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Cancer screening gaps highlight urgent need to address health inequities, according to NCCN policy summit

PLYMOUTH MEETING, PA [September 16, 2022] — Today, the National Comprehensive Cancer Network® (NCCN®) hosted a policy summit to examine practice changes…



PLYMOUTH MEETING, PA [September 16, 2022] — Today, the National Comprehensive Cancer Network® (NCCN®) hosted a policy summit to examine practice changes and trends in legislative and regulatory efforts that affect patient access to cancer screening and risk reduction. Speakers included Danielle Carnival, PhD, Coordinator, White House Moonshot Initiative; Lisa Richardson, MD, MPH, Director, Division of Cancer Prevention and Control, Centers for Disease Control and Prevention (CDC); Philip Castle, PhD, MPH, Director, Division of Cancer Prevention, Senior Investigator, Division of Cancer Epidemiology and Genetics, National Cancer Institute (NCI); and Carol M. Mangione, MD, Chair, United States Preventive Services Task Force (USPSTF), Barbara A. Levey & Gerald S. Levey Distinguished Professor of Medicine and Public Health, University of California, Los Angeles (UCLA).

Credit: NCCN

PLYMOUTH MEETING, PA [September 16, 2022] — Today, the National Comprehensive Cancer Network® (NCCN®) hosted a policy summit to examine practice changes and trends in legislative and regulatory efforts that affect patient access to cancer screening and risk reduction. Speakers included Danielle Carnival, PhD, Coordinator, White House Moonshot Initiative; Lisa Richardson, MD, MPH, Director, Division of Cancer Prevention and Control, Centers for Disease Control and Prevention (CDC); Philip Castle, PhD, MPH, Director, Division of Cancer Prevention, Senior Investigator, Division of Cancer Epidemiology and Genetics, National Cancer Institute (NCI); and Carol M. Mangione, MD, Chair, United States Preventive Services Task Force (USPSTF), Barbara A. Levey & Gerald S. Levey Distinguished Professor of Medicine and Public Health, University of California, Los Angeles (UCLA).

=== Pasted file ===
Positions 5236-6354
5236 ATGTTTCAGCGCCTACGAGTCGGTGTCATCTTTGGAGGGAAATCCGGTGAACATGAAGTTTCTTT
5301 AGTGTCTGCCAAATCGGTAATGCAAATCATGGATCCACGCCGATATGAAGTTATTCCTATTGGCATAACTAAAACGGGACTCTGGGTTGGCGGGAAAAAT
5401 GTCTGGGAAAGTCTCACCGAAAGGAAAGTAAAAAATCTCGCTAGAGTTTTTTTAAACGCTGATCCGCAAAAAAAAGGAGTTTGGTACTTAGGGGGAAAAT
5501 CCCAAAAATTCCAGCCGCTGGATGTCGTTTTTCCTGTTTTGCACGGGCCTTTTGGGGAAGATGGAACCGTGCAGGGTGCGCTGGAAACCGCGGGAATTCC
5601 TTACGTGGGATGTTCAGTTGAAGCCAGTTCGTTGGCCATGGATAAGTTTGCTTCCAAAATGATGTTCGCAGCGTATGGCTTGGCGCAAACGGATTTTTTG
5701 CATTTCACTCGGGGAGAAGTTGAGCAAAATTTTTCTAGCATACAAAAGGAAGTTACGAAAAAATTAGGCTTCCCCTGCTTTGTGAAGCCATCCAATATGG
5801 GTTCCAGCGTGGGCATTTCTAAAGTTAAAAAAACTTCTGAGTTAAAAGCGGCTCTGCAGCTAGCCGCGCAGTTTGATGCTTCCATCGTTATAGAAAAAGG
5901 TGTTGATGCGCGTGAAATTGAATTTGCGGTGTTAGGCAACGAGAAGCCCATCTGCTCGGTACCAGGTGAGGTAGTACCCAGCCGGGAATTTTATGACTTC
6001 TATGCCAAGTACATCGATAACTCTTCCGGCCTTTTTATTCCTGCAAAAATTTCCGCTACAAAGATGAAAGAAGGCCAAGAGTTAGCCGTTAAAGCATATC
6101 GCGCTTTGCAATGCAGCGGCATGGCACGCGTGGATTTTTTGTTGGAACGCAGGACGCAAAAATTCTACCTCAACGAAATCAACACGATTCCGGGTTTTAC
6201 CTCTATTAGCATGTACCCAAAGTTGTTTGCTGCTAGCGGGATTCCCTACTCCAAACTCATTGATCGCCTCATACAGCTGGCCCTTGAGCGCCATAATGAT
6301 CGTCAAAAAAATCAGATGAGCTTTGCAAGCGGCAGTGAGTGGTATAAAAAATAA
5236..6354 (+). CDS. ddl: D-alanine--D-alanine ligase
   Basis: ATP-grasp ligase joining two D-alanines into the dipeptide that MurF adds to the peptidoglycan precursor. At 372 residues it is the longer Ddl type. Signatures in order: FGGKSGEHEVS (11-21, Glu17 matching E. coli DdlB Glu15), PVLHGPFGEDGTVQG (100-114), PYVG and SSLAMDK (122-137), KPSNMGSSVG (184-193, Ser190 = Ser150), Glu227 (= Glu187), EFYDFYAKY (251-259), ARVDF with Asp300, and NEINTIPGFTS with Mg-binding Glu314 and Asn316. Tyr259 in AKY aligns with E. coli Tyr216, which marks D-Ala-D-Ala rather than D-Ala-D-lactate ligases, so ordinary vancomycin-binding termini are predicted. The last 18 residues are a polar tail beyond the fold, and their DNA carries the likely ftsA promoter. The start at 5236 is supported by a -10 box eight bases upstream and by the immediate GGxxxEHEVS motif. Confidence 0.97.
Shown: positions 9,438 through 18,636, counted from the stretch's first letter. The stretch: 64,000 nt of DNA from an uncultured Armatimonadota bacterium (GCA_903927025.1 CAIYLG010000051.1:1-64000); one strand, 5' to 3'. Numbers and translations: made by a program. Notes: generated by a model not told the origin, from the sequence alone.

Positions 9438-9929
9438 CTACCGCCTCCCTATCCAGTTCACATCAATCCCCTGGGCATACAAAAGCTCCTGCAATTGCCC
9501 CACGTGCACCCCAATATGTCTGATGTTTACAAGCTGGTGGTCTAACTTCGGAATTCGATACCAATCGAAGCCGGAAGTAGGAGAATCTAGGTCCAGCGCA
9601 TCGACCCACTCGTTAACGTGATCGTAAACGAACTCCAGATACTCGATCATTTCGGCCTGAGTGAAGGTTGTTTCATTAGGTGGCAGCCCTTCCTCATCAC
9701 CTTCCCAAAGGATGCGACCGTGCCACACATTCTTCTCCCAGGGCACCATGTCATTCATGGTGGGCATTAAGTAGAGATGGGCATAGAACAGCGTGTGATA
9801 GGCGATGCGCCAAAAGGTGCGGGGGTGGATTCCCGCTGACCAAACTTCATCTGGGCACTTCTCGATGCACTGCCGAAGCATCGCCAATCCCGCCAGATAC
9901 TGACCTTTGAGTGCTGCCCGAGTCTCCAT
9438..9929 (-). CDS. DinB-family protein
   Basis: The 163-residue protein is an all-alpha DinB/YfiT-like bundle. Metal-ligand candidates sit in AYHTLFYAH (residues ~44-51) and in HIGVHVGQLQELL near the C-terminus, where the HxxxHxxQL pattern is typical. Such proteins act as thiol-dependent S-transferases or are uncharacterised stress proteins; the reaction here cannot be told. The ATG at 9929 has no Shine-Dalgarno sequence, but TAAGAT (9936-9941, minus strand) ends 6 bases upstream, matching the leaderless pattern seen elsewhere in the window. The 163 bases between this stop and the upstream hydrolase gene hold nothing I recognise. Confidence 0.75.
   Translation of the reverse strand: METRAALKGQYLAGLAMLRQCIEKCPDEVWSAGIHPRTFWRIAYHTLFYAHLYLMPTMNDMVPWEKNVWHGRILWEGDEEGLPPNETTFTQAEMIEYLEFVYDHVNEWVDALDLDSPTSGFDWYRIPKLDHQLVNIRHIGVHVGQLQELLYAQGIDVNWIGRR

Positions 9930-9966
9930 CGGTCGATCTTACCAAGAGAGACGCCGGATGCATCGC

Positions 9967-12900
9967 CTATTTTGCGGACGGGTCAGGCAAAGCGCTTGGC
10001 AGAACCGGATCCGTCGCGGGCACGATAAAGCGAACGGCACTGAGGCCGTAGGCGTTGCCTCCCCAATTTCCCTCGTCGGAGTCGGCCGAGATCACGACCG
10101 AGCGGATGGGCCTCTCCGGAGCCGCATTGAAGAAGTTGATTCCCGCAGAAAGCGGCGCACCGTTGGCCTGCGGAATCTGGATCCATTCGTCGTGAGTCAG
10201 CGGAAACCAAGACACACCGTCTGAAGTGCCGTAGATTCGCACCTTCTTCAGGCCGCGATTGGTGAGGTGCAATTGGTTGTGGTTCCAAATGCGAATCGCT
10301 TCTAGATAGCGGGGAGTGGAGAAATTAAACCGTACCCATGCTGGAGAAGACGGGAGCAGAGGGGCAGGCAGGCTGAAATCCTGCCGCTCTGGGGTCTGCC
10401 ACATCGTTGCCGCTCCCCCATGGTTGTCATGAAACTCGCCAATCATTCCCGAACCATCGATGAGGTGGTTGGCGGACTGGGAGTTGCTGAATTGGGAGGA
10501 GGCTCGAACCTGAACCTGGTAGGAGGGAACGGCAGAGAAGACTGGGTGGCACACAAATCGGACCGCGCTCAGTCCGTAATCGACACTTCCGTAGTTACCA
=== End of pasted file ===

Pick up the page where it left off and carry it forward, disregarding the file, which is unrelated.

During the summit, speakers and panelists explored the current landscape for cancer screening and early detection, along with the continued evolution of risk identification and risk-reduction strategies. The conversations were dominated by several hot topics in health care, including:

  • COVID-19 Pandemic Impact on Screening Access
  • Equity and Disparities
  • Social Determinants of Health
  • Personal, Practice, and Population-Level Interventions (e.g. smoking cessation, human papillomavirus vaccination)
  • Lifestyle Factors (e.g. exercise and nutrition)
  • Potential Benefits and Harms of Novel Technology (e.g. multi-cancer early detection)
  • Digital User Experience (e.g. telehealth)
  • Updated Screening Guidelines
  • Coverage and Reimbursement

For panel member Maimah Karmo, Founder & CEO, Tigerlily Foundation, the conversation was particularly personal: “I am Black woman who was diagnosed with aggressive, Stage 2B breast cancer at a young age. I am alive today because I had a mother who educated me about my body, breast health, and about the importance of self-advocating. Due to early detection, I found a lump early, and even though I was dismissed by a healthcare provider, I insisted upon screening and a biopsy, which led to my diagnosis and treatment, and I am alive today. I made a promise to God that I would do everything in my power to ensure young women and women facing disparities had every access to education, screening, and resources that enable them to be proactive with their health, and have a high quality of care and life. This work, Tigerlily, is my living legacy. I am living proof that early detection can save lives.”